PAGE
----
Book Notes: The Creative Destruction of Medicine

January 19, 2012

It’s arrived: The Creative Destruction of Medicine – How the Digital Revolution Will Create Better Health Care, Eric Topol’s prescient view of the near future of medicine.

This book details how four areas of digital medicine – wireless sensors, genomics, imaging and health information – are about to undergo a super-convergence marking perhaps the most disruptive period in medicine’s history.  Topol describes a coalescence of “the rapidly maturing digital, nonmedical world of mobile devices, cloud computing, and social networking with the emerging digital medical world of genomics, biosensors, and advancing imaging.”  An overarching theme in The Creative Destruction of Medicine is the inevitable march from population medicine to the science of the individual.

So why is this book is important?

We need to see the future.  Only by understanding the future are we able to plan for the needs of our next medical generation.  I’d like to put The Creative Destruction of Medicine into the hands of every professional medical educator and ask ‘are we preparing the physicians for the work that lies ahead?’  If not, this book should serve as a starting point for a conversation surrounding medical education reform.

It emphasizes the expanding role of the patient.   Medicine is increasingly anchored to the individual.  Creative Destruction makes it very clear that consumers will drive many of the changes currently brewing in health care.  This is perhaps the first book accessible to patients that clearly characterizes the changing face of medicine.  Every patient should read this book in order to understand the rapidly evolving role in they play in their own care.

It brings elements of a manifesto.  Any book that describes the state of the medical profession as sclerotic or ossified should have your attention.  The Creative Destruction of Medicine is a call to action for doctors and patients alike.  We must see our world and our job as doctor and patient very differently.  In a profession so uncertain of its future, we need precisely the vision and critical dialog offered here.  The final chapter confronts the challenges facing the creative destruction and reads like a commencement address.  I read this twice.  Pure gold.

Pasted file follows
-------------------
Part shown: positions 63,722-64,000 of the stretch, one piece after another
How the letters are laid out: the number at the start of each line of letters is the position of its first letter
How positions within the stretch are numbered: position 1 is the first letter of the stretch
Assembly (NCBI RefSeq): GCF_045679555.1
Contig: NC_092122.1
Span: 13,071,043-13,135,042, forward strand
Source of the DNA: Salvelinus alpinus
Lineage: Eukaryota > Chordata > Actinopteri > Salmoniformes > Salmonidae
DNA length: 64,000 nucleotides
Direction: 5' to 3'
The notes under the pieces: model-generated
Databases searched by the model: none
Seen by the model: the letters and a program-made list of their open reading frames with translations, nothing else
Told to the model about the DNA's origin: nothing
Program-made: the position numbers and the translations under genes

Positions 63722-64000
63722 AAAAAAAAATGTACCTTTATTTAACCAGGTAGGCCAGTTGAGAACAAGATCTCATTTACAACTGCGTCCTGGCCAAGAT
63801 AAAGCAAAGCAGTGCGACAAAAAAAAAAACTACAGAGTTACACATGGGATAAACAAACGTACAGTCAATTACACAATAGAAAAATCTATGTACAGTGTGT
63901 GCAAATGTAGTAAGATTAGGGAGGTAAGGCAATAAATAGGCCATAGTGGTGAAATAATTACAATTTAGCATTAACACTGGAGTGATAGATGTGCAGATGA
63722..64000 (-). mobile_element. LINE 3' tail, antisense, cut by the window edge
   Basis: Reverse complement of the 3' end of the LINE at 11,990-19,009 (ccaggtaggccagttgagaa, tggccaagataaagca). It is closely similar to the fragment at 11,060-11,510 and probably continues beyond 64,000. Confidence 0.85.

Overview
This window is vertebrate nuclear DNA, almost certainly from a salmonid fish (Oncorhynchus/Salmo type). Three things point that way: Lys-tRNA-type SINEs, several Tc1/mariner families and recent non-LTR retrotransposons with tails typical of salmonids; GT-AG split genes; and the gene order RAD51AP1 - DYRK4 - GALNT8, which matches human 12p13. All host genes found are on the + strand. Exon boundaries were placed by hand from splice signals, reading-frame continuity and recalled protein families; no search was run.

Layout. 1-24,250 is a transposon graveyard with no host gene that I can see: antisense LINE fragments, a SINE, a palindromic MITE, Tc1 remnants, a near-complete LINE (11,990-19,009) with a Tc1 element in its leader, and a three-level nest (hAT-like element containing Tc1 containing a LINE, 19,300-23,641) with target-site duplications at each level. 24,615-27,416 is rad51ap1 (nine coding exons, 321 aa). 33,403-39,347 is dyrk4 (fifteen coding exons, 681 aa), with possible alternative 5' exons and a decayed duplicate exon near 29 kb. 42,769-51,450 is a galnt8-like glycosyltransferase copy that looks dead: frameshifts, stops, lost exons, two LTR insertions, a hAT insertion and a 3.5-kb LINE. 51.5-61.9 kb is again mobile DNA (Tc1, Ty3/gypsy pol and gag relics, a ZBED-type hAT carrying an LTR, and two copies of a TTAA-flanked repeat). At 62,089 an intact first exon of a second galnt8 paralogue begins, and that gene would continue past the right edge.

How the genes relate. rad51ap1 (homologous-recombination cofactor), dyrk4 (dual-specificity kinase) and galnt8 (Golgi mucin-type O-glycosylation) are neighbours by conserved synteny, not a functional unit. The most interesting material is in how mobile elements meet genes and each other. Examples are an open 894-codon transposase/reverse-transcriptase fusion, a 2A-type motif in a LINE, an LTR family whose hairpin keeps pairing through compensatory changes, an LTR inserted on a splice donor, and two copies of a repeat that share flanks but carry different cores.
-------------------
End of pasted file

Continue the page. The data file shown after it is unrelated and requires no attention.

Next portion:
Eric Topol knows what he’s talking about.  And as a master clinician, researcher and communicator, Topol is the man perfectly positioned to tell this story.  It’s this authority and breadth of experience that makes The Creative Destruction of Medicine so plausible.

Buy five copies, read one and gift the other four.  I suspect that 150 years from now when historians are looking back at the most dramatic flexion point in medicine’s history they’ll reference this book as one of the first to identify the start of medicine’s creative destruction.

Join the dialog on Twitter at #CDoM

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{ 3 comments }

dean reinke January 19, 2012 at 1:53 pm

The patient needs to be empowered, Amy Farber as part of the MIT MediaLab has a great insight on that. From the book,The Sorcerers and Their Apprentices.
For the past five years Farber has been battling not only her own disease but also the wall of resistance erected by those who believe that a patient can make about as much of a meaningful contribution to the process of scientific discovery as a laboratory rat.

Jane M. Graben January 20, 2012 at 1:06 pm

I enjoyed reading what you had to say about this book The Creative Destruction of Medicine. The author and you, in your critique, are right on. I know that I for one, am tired of medicines that cause more problems than they help. Deadly side effects are certainly not what we are looking for when we seek medical help from our doctors. Thank you for bringing this book to my attention.

Meagan January 26, 2012 at 10:35 am

That sounds like a very informative book! I think its great that medicine is turning more and more to be focused on the individual. Everyone is different and has different things going on in their body, therefore it should be tailored per individual. Thanks for the informing/engaging read!

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